Streets in Turlock’s westside will be shut down tonight as Pacific Gas and Electric Company performs the first in a series of natural gas transmission line tests.
PG&E’s blue trucks will be part of Turlock’s landscape for quite a few months, as the utility company is scheduled to do four hydrostatic tests on approximately 16 miles of natural gas line, according to Brandi Ehlers Merlo, PG&E representative. The testing process began in January and is expected to take place until July.
Today’s test will start at 7:30 p.m. and run until 2 a.m. and involve approximately 4 miles of pipeline in the area of West Avenue, Linwood, Walnut and Bradbury. A number large tanks that are holding the water for the testing of the pipeline could be seen on the corner of West Avenue South and South Avenue, next to Living Encounter United Pentecostal Church of Turlock.
The hydrostatic pressure test confirms the gas pipeline’s strength and operating pressure. The test involves purging natural gas from a segment of pipeline, filling it with water and subjecting it to a pressure test much higher than normal operating pressure under safe and closely monitored conditions, said Ehlers Merlo.
Following standard safety practices, crews will vent natural gas from pipelines as the project progresses. As PG&E vents the pipe, the smell of natural gas and the sound of venting may be noticeable to nearby homes and businesses, depending on wind direction. The natural gas will quickly dissipate into the atmosphere, according to Ehlers Merlo, and will not be harmful, however, PG&E encourages anyone who has concerns about natural gas odors in or around their home or business to call us at 1-800-743-5000.
In January, PG&E said it was committed to transforming the company into the "safest and most reliable energy provider in America" after a federal judge on Thursday sentenced California's largest utility to pay a $3 million fine and run television commercials publicizing its pipeline safety convictions as punishment in a criminal case stemming from a deadly natural-gas explosion in the San Francisco Bay Area.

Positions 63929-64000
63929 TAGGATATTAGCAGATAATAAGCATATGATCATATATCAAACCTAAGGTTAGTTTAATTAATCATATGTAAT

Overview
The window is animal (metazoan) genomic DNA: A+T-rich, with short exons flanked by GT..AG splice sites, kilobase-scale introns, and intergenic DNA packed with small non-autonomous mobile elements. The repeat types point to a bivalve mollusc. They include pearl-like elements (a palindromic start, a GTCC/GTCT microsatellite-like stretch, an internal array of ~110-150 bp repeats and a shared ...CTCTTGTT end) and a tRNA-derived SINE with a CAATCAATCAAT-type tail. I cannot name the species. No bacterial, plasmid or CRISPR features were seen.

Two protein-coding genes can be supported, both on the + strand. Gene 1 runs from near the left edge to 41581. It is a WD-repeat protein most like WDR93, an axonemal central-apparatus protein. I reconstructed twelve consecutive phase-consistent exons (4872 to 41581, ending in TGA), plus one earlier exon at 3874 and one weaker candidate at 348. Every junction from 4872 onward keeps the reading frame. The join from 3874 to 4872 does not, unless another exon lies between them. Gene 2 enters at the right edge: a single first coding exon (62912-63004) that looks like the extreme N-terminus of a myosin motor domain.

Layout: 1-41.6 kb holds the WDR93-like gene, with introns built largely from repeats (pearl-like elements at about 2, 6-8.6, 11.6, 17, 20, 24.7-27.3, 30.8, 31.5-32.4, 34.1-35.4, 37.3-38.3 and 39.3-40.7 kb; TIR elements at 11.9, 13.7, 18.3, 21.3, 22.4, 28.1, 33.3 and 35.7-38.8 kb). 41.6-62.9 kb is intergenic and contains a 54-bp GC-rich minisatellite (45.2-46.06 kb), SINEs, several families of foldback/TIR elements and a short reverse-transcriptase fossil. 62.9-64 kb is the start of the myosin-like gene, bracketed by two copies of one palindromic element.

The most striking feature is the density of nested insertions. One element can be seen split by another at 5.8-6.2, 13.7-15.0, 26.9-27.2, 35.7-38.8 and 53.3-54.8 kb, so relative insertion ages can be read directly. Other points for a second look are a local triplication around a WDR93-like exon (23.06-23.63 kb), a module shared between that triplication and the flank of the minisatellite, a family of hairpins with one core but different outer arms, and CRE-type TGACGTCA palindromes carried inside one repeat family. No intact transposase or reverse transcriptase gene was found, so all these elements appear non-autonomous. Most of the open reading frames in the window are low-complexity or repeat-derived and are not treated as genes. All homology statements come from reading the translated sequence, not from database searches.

U.S. District Judge Thelton Henderson also ordered Pacific Gas & Electric Co. employees to perform 10,000 hours of community service and ordered an independent monitor to oversee the safety of its gas pipeline system.
The sentence closes one of the final chapters in the legal and regulatory fallout from the 2010 blast in the city of San Bruno that killed eight people and destroyed 38 homes.
California regulators previously fined PG&E $1.6 billion for the explosion, and the company has spent hundreds of millions of dollars settling victims' lawsuits.
Jurors in August convicted the company of five of 11 counts of violating pipeline safety laws, including failing to gather information to evaluate potential gas-line threats and deliberately not classifying a gas line as high risk. No employees were charged, so no one was facing prison time.
Prosecutors said the company intentionally misclassified pipelines so it would not have to subject them to appropriate testing, choosing a cheaper method to save money.
Jurors also convicted the utility of obstructing investigators looking into the blast.
The Associated Press contributed to this report.